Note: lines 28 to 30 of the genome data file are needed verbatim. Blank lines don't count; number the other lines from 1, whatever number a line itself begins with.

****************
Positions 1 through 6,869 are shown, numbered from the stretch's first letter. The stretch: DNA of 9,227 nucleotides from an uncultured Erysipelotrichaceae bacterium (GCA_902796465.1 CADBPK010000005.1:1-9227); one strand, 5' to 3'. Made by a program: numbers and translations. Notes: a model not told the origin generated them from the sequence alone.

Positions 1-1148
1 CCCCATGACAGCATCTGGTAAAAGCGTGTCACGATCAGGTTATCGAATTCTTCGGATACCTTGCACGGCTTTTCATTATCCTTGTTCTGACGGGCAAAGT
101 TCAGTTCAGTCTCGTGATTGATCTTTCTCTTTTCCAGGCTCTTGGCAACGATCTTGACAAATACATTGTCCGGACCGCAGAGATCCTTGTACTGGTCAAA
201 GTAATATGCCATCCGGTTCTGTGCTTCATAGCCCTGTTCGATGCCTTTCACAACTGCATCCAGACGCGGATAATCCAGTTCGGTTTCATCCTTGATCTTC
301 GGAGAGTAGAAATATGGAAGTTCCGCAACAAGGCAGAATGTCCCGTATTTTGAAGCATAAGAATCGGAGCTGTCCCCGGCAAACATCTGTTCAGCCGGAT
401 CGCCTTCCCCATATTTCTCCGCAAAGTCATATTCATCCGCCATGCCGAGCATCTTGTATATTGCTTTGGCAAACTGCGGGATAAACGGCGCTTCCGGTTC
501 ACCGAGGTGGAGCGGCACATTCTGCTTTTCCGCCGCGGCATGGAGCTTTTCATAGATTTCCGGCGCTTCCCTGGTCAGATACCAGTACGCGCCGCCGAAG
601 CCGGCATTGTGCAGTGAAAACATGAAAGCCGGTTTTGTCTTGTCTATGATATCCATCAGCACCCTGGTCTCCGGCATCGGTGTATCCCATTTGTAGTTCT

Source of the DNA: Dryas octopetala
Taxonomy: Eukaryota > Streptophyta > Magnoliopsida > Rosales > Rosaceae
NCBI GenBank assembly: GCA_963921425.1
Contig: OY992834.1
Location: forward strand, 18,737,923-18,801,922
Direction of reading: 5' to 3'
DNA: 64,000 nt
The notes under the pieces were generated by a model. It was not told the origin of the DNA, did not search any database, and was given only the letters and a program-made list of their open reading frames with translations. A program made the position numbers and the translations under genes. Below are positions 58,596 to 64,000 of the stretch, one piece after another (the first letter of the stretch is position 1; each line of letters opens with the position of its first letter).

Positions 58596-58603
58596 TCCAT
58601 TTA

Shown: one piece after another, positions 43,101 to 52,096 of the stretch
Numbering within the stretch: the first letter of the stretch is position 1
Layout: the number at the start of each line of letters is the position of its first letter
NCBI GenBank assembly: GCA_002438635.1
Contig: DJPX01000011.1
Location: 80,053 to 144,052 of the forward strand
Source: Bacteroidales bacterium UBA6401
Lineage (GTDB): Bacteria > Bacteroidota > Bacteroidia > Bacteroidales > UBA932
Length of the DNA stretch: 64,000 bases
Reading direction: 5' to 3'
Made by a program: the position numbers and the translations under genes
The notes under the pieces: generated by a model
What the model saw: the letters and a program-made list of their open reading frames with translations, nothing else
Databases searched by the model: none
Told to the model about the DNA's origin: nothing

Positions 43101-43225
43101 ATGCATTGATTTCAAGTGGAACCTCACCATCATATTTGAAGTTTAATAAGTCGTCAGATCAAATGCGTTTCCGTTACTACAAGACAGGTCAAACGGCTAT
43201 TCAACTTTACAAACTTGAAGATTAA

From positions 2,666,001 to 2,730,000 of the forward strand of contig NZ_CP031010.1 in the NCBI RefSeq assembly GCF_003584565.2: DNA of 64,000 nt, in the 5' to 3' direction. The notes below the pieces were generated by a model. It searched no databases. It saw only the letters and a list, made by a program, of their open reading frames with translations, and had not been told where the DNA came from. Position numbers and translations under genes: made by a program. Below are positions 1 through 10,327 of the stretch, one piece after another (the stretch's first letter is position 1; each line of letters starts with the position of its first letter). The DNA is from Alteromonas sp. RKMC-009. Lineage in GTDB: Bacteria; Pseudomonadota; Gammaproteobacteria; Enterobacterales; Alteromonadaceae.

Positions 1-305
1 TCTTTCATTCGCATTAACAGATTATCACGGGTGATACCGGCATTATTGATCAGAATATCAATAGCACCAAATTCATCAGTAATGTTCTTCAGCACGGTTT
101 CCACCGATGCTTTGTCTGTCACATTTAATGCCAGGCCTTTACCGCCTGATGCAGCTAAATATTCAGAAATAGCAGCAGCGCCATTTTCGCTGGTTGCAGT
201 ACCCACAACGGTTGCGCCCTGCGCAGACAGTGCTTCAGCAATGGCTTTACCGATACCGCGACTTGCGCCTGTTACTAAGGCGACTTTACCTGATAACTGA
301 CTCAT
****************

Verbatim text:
Lineage (GTDB): Bacteria > Bacteroidota > Bacteroidia > Bacteroidales > UBA932
Length of the DNA stretch: 64,000 bases
Reading direction: 5' to 3'